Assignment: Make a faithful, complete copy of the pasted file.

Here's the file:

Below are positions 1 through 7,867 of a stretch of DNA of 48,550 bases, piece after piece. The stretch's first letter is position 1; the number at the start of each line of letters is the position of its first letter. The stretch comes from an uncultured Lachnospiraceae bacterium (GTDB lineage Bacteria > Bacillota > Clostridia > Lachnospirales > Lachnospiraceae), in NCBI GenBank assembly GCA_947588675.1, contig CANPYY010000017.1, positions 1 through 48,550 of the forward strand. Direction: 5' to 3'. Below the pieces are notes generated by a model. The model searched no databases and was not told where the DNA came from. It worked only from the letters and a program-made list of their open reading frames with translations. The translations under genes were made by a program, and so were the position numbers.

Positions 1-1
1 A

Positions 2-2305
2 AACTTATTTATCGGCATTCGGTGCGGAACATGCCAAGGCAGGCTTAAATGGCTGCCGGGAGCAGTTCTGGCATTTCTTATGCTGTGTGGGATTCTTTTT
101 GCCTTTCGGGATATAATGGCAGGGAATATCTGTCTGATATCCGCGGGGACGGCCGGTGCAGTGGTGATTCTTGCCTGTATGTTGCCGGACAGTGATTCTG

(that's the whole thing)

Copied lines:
Below are positions 1 through 7,867 of a stretch of DNA of 48,550 bases, piece after piece. The stretch's first letter is position 1; the number at the start of each line of letters is the position of its first letter. The stretch comes from an uncultured Lachnospiraceae bacterium (GTDB lineage Bacteria > Bacillota > Clostridia > Lachnospirales > Lachnospiraceae), in NCBI GenBank assembly GCA_947588675.1, contig CANPYY010000017.1, positions 1 through 48,550 of the forward strand. Direction: 5' to 3'. Below the pieces are notes generated by a model. The model searched no databases and was not told where the DNA came from. It worked only from the letters and a program-made list of their open reading frames with translations. The translations under genes were made by a program, and so were the position numbers.

Positions 1-1
1 A

Positions 2-2305
2 AACTTATTTATCGGCATTCGGTGCGGAACATGCCAAGGCAGGCTTAAATGGCTGCCGGGAGCAGTTCTGGCATTTCTTATGCTGTGTGGGATTCTTTTT
101 GCCTTTCGGGATATAATGGCAGGGAATATCTGTCTGATATCCGCGGGGACGGCCGGTGCAGTGGTGATTCTTGCCTGTATGTTGCCGGACAGTGATTCTG